I don't expect anyone to answer them all. Every bit helps though!
1. Take a solution of ethanoic acid in water; Is the acidity level of such a solution based on the acidity of the molecule, or the quantity of the molecule? If the 5% solution is more acidic, then I would have to ask the following... if the forward and reverse reactions are taking place at the same rate, then doesn't this mean that there would be the same amount of conjugate base molecules in solution as there is acid molecules? So how is it considered an acidic solution if there's the same amount of base in it as there is acid?
2. In a video I recently watched about the pH of amino acids, I heard the following being said. "We can think of an acidic solution as having lots of excess protons". I can understand that a solution that has had an acid put into it, would have lots of excess protons. But if all the protons have been "donated", then how can it be considered an acid. This is something that's always confused me.
3. It's said that when acids and bases react in the right proportions, that neutralisation occurs. Is it poss for this to occur if one of the two (either the acid or the base) is neutral, and therefore only acting as a base/acid. Say with the case of ethanoic acid and water.
4. Does the neutralisation of an acid and a base always have to involve water? My chemistry book seems to suggest it does. If so, what about the reaction of [ammonia + HCl → ammonium chloride]? Is this considered a neutralisation reaction?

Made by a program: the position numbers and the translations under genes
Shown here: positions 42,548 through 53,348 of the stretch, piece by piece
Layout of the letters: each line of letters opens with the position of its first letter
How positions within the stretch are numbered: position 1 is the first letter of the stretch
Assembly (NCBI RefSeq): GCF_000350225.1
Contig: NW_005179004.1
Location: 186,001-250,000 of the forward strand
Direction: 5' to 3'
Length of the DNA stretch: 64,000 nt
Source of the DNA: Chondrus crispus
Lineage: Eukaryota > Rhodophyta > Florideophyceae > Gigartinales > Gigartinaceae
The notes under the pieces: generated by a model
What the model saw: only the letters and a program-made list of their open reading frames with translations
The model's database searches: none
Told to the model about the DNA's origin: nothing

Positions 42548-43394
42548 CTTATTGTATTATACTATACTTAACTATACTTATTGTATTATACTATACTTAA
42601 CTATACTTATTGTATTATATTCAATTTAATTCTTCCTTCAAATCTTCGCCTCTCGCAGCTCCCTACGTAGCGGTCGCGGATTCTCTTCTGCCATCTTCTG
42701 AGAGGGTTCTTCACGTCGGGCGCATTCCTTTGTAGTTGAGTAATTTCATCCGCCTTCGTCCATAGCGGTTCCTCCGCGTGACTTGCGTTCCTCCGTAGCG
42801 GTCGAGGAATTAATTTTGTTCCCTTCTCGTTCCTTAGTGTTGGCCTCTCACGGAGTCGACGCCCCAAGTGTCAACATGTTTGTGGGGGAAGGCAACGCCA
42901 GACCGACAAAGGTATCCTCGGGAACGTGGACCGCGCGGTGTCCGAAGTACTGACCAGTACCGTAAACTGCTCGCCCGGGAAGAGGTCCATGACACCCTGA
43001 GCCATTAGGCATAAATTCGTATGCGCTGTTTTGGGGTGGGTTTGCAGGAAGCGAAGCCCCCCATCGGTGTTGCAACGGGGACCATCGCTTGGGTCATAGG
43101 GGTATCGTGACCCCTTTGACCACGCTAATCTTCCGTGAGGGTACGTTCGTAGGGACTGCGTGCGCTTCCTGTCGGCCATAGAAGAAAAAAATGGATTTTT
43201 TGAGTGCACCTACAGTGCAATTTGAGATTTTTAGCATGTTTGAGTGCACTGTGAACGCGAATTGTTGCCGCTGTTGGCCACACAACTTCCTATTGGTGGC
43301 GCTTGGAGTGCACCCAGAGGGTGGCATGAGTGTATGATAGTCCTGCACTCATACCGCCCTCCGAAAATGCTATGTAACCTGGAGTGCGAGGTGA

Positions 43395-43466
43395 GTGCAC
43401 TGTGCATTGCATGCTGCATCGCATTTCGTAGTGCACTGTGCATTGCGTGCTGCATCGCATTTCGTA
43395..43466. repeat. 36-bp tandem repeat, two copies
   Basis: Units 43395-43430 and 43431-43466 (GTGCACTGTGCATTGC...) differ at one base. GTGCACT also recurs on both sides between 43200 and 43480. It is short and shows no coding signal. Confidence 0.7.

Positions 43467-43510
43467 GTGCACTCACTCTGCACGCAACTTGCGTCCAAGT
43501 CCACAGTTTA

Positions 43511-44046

5. Regarding the above eqn to form ammonium chloride; it is said that this is an example of how Arrhenius's definition is limited as such a reaction would not be considered an acid base reaction. But since it is considered an acid base reaction, then this means that any two molecules (that both contain H) which combine to give one molecule, can be considered an acid and a base beforehand? Doesn't that mean that almost anything could be considered an acid or a base.
6. Is [HCl + NH3 → NH4Cl] one of the few examples of acid base reactions that has only one molecule on the right hand side? Is this more common for with acid/base reactions when water isn't involved?
7. Although there is no reverse reaction, what is the conj base of NaHCO3 in the eqn: [HCl + NaHCO3 → NaCl + H2O + CO2]?? Is it CO2 or H2O? Or is there none?